Wednesday, July 7, 2010

On "To Kill a Mockingbird"

It's the 50th anniversary of To Kill a Mockingbird this year, and there are lots of commemorative editions, a documentary, Facebook groups, and more articles than I could possibly link to here.

I first read "To Kill a Mockingbird" in 7th grade as an added assignment from my English teacher because I'd already finished the book the rest of the class was reading. I believe I read it again in high school, also as an assignment, and then a third time after college. It's time to read it again. This time I hope to savor it as much as possible.

I think I've seen the movie as many times as I have read the book, if not more. It's a beautiful translation of the book, but the last time I read the novel, I realized how many pieces were missing that I hadn't even remembered because the movie image was so strong.

I'm trying to think what it is about To Kill a Mockingbird that makes it last so well. Although it is an "issue" novel, it doesn't read as two-dimensional propaganda. The characters are too well-drawn for that. There's a specificity in the action and focus on small things so that it's not all issue all the time. It's also very funny in parts; it doesn't seem to take itself overly seriously.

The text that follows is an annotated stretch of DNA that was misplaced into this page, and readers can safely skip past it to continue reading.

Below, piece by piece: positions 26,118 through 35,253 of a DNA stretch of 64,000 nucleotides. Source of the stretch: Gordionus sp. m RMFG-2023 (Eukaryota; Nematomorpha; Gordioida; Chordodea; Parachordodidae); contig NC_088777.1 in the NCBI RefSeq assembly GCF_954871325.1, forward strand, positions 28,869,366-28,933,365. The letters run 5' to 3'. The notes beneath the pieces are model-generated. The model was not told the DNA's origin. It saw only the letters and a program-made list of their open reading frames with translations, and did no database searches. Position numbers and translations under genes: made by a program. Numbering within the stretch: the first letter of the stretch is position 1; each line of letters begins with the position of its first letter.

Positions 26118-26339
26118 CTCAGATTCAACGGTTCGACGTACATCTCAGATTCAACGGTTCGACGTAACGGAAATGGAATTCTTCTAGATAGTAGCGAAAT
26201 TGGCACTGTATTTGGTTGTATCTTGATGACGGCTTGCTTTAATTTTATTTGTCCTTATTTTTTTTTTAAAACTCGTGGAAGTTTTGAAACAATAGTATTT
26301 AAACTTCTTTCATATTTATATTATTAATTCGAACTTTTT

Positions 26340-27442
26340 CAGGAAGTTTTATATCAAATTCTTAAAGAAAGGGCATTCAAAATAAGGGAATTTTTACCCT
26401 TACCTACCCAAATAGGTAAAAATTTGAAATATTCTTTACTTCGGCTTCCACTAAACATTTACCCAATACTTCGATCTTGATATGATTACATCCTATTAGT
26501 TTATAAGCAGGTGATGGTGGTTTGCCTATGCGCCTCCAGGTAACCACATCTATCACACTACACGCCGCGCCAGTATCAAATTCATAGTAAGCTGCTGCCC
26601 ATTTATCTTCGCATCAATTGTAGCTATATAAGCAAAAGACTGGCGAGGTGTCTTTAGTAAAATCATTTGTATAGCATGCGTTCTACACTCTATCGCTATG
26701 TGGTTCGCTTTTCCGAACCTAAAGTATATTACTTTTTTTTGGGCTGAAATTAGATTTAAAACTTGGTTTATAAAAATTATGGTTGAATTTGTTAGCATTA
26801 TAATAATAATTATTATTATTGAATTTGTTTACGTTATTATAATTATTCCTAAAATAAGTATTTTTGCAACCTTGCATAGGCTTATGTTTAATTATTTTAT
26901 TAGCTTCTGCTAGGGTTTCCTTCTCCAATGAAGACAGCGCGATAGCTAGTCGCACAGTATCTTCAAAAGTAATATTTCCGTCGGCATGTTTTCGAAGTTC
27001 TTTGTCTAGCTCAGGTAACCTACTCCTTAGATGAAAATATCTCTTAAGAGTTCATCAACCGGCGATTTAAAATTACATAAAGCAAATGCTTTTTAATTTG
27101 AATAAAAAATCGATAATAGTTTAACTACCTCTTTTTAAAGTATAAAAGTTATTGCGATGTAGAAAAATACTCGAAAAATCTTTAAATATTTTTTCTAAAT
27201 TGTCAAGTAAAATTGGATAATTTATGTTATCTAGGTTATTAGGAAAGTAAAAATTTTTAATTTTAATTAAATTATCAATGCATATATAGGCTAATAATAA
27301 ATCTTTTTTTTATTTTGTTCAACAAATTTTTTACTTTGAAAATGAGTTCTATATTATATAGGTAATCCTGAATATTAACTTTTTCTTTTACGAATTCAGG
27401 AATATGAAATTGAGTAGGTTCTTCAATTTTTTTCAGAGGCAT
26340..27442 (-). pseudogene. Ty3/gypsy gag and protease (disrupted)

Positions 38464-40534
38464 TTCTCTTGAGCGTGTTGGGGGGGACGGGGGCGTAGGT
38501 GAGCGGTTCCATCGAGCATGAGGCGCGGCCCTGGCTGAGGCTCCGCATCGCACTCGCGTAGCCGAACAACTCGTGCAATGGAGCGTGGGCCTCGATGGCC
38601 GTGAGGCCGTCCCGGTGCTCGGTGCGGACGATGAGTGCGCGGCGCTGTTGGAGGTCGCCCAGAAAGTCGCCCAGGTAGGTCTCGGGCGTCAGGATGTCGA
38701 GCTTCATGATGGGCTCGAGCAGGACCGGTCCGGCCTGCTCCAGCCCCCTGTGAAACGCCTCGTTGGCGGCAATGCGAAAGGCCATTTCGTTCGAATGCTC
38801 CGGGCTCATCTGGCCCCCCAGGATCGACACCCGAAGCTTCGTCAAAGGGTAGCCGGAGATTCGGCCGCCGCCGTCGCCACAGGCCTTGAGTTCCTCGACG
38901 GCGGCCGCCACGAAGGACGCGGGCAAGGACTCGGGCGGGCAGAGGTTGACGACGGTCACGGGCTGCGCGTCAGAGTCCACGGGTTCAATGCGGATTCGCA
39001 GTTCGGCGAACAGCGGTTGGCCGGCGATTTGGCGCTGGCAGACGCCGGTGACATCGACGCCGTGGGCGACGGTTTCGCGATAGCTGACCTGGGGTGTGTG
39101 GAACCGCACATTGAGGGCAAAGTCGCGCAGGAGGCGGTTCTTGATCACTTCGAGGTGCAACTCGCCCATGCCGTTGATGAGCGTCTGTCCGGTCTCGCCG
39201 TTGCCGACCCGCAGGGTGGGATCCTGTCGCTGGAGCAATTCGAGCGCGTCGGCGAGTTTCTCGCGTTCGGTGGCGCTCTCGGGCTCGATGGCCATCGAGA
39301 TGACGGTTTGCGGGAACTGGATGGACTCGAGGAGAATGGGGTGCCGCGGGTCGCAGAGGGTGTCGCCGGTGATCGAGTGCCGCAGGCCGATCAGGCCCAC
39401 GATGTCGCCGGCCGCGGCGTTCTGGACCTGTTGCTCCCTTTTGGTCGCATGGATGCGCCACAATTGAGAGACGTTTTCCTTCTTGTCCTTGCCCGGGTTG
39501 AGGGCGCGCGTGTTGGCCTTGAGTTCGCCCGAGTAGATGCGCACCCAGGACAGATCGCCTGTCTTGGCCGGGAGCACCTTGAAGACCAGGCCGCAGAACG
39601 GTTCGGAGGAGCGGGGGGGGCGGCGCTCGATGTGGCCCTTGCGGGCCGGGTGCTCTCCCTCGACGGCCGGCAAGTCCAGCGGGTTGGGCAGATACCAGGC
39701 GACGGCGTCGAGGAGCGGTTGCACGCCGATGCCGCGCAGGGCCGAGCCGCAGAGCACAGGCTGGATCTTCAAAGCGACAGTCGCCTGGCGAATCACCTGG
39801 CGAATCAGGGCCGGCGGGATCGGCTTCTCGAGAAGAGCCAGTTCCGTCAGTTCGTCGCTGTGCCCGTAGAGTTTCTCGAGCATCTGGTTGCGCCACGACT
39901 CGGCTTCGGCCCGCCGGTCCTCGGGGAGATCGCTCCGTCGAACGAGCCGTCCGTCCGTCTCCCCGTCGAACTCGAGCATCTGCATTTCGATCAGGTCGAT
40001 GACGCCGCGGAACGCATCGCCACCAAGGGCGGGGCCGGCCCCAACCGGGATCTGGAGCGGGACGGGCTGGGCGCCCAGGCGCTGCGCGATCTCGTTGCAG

But there more to it than that. Here's a random paragraph:

If Calpurnia had ever bathed me roughly before, it was nothing compared to her supervision of that Saturday night's routine. She made me soap all over twice, drew fresh water in the tub for each rinse; she stuck my head in the basin and washed it with Octagon soap and castile. She had trusted Jem for years, but that night she invaded his privacy and provoked an outburst: "Can't anybody take a bath in this house without the whole family lookin'?"

This is before Calpurnia takes Jem and Scout to church with her. There's nothing noble about this; looking back a page, one reason Cal takes them to church is because the last time the two had been to church on their own, "Left to its own devices, the class tied Eunice Ann Simpson to a chair and placed her in the furnace room." These are good kids, but not paragons. I think that helps.

And again, the lovely attention to detail. Not just "Calpurnia made me take a bath," but a full description of the ritual, the kind of soap, and the domestic details of the invasion of privacy.

But it's just plain gorgeous writing. I think that's one thing about this book: you can cut into this book at any point and find something beautiful.

But what do I know? There's a way that I think it's just magic: either a mystery or a miracle. Who am I to question or analyze? I think I'll just take it as the gift it is and give thanks.

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